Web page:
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Phenotypic and Molecular Characteristics of Pseudomonas Aeruginosa Isolated from Burn Unit

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1Yasser M. Ismail, 1Sahar M. Fayed, 2Fatma M. Elesawy, 3Nora Z Abd El-Halim*,
1Ola S. El-Shimi
1Clinical and Chemical Pathology Department, Faculty of Medicine, Benha University 2Dermatology and Andrology Department, Faculty of Medicine, Benha University
3Clinical and Chemical Pathology Department, Faculty of Medicine, Benha University

ABSTRACT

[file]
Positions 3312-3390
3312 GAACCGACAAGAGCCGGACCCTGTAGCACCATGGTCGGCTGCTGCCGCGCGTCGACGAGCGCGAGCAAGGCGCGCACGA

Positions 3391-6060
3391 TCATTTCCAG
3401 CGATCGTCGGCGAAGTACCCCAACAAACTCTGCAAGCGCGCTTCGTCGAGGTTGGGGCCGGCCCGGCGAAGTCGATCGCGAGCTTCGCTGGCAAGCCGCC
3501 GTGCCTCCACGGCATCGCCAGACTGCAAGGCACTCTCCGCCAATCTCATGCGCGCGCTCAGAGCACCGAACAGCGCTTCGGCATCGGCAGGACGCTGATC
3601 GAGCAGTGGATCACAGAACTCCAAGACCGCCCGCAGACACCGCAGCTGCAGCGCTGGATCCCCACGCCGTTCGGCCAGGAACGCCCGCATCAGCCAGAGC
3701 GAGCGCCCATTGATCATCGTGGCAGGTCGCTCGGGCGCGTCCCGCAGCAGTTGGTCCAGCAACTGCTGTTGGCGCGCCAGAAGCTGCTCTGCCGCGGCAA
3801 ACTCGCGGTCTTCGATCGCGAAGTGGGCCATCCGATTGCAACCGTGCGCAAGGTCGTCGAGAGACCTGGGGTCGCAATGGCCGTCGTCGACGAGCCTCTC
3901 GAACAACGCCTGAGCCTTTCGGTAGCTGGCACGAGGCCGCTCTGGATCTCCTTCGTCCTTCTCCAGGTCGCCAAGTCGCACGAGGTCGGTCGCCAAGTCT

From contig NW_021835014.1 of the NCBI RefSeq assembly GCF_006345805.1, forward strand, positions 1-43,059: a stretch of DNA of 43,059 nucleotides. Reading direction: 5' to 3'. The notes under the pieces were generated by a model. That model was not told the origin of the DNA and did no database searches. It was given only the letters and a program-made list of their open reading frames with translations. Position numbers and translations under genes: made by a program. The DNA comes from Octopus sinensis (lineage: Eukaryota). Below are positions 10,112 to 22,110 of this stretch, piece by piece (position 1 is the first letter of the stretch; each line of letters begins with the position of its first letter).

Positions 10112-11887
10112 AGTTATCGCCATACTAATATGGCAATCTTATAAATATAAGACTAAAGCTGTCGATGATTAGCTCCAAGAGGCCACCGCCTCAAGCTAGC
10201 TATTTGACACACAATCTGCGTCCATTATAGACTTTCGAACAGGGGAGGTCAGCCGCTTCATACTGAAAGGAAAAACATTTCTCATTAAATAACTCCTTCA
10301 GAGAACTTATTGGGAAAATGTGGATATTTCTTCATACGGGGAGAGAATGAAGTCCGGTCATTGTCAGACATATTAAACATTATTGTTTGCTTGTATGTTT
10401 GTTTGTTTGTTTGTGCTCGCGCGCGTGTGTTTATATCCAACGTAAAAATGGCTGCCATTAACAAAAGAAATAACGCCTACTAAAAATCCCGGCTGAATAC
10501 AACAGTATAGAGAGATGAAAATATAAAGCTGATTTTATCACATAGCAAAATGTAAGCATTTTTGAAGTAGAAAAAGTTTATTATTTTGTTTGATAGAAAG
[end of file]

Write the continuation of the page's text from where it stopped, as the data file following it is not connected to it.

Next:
Background: The biggest concern for a burn team is a nosocomial infection in burn patients, which is a significant health issue. Pseudomonas aeruginosa is an extremely troublesome drug-resistant bacterium in the world today. We are now faced with rising P. aeruginosa pan-drug-resistant clones in hospital settings. Objectives: To evaluate the distribution of different virulence factors generated by P. aeruginosa isolated from burn wound infections, together with its antimicrobial susceptibility. Methodology: The isolates reported as P. aeruginosa were further tested for the presence of various phenotypic and genotypic virulence factors including (Biofilm formation, lipase, protease, gelatinase, DNase, bile esculin hydrolysis & hemolysin). Also, genes encoding (nan 1 and Exo A) were investigated by PCR using specific primers. All the isolates were tested for their antimicrobial susceptibility patterns. Results: The study reported that toxins and enzymes were expressed by the tested strains in varying proportions; (92.0%) were producing β-hemolysin, lipase (86%), and protease (86%). The formation of biofilm was observed in 84%. Exo A (70%) was the main virulence gene found in the tested strains. Nan 1 gene was identified in 30% of the samples. 82% of MDRPA isolates were found. There is indeed a relationship between biofilm production and drug resistance, as well as the presence of virulence genes (nan 1 and Exo A) were associated with certain patients and burn wounds characteristics as burn size, burn wound depth, length of hospital stays, and socioeconomic status. Conclusions: Correlation of Pseudomonas aeruginosa virulence profiles with burn wounds and patient-related data can be useful in establishing of an appropriate preventive protocol for hospitalized patients with P. aeruginosa burn serious infections. The targeting of these bacterial virulence arsenals is also a promising approach to developing alternative drugs, which act by attenuating the aggressiveness of the pathogen and reducing its potential to cause vigorous infection.

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